‘During the protests those who were captured by the militarized police were jailed and convicted as terrorists, many tortured and raped, their homes raided and robbed.’

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Two of the main characters were forced to leave the country and parts of the team, including producer Luisa de La Ville, director Marianela Maldonado, and co-screenwriter Jessica Wenzelmann, had to leave Venezuela too. Yet the children and their families continued to be supportive of the movie process. At some point, they realized that the story had become bigger than their own lives, that they were also portraying what was going on with Venezuelan people more generally in those years.  

‘Sometimes, I feel that everything that happened outside the movie was more extreme and intense than what we managed to capture with a camera. The complexity of the Venezeulan crisis is actually beyond the scope of this film, we could only touch the tip of the iceberg.’

Vzlan Protests 2017 by M Birchfield
Venezuelan Protests 2017. Photo: M Birchfield

However, the film does give a potent insight into the daily struggle of Venezuelans in times of crisis. As time passes, the dreams and destinies of the protagonists are transformed by the national narrative, and they face this situation with their violins, using music as a symbol of their courage. The sweet voice of Dissandra (12 years old) describes Las Brisas, the neighbourhood they’ve lived in all their lives, with musicality: ‘Las Brisas is a dangerous area. Here, every night we hear shootings. Ta-ta-ta-ta-ta! It sounds like semiquavers’.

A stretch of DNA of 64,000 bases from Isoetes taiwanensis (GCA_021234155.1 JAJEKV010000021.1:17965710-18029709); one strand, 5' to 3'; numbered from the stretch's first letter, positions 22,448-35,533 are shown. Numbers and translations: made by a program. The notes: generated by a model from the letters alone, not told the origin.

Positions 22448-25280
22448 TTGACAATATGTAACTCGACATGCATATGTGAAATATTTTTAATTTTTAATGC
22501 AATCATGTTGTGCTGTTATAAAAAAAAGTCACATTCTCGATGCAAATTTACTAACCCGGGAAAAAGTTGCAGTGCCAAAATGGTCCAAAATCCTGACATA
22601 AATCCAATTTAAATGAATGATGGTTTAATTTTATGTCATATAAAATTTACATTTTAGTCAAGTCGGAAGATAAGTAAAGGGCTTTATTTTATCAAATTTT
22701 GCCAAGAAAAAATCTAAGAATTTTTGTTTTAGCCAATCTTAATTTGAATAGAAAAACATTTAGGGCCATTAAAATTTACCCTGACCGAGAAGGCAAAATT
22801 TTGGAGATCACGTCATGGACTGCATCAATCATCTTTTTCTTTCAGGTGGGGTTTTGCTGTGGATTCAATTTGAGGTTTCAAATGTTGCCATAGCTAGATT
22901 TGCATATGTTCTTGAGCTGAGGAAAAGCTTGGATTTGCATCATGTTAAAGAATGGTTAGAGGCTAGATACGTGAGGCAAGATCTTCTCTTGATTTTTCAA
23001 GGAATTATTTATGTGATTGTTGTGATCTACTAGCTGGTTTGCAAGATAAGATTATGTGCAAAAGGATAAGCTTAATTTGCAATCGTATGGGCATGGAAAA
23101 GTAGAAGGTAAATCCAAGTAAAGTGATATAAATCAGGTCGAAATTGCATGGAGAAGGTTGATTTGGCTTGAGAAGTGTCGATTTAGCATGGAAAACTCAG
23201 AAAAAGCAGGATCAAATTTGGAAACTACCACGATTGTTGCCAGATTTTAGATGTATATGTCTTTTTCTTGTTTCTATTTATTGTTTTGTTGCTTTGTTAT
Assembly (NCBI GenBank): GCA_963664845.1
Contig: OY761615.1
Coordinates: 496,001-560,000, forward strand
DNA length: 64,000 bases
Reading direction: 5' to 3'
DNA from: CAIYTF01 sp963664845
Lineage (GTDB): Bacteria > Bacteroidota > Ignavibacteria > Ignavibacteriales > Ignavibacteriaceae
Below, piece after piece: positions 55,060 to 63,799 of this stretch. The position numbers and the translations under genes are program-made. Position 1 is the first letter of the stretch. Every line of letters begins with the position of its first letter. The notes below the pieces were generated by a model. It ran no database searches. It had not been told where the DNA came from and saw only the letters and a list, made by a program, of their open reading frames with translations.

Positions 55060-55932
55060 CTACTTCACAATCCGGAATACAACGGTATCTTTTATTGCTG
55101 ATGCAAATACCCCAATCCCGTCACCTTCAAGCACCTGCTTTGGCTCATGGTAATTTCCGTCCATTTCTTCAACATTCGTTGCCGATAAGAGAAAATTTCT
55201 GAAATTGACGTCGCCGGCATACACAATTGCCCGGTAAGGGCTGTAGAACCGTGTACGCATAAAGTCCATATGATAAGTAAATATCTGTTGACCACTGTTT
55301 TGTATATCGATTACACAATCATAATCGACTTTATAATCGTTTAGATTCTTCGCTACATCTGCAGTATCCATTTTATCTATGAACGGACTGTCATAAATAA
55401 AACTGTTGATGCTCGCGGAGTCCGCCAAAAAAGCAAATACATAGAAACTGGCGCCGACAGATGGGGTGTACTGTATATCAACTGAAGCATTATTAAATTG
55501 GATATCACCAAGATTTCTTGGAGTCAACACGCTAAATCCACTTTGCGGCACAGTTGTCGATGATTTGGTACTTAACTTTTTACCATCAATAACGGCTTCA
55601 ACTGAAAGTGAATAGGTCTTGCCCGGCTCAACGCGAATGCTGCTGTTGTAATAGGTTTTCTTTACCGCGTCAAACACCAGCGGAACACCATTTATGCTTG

Of course, opinions concerning the political situation in Venezuela are highly polarized. The strength of this film is that it covers a range of opinions and worldviews. Many of the participants of the film are Chavez supporters, including Dissandra’s parents and Judith, Edixon’s grandmother. Then you have Wuilly, who participated in the front lines of the protests against the government with his violin, until he was injured and incarcerated. He managed to flee the country with the help of a human rights organization and he’s currently living under asylum in the USA. 

‘I hope people in the UK will connect with these young people and hopefully understand what happened to my country. We live in a world where peace is being threatened by major authoritarian regimes that believe they can act with impunity’, says Maldonado.

‘Children of Las Brisas’ is a great tribute to those who fight day by day for a better future and who use art as an expression of resistance, wherever they lie on the political spectrum. Edixon, Dissandra, and Wuilly carry the feelings of a nation through the sound of their violins.

2017 protests. From ‘Children of Las Brisas’.

‘Children of Las Brisas’ is currently showing at Bertha Doc House. The screening on Sunday 14 August will be followed by a panel discussion with the filmmaker (via Zoom) and guests.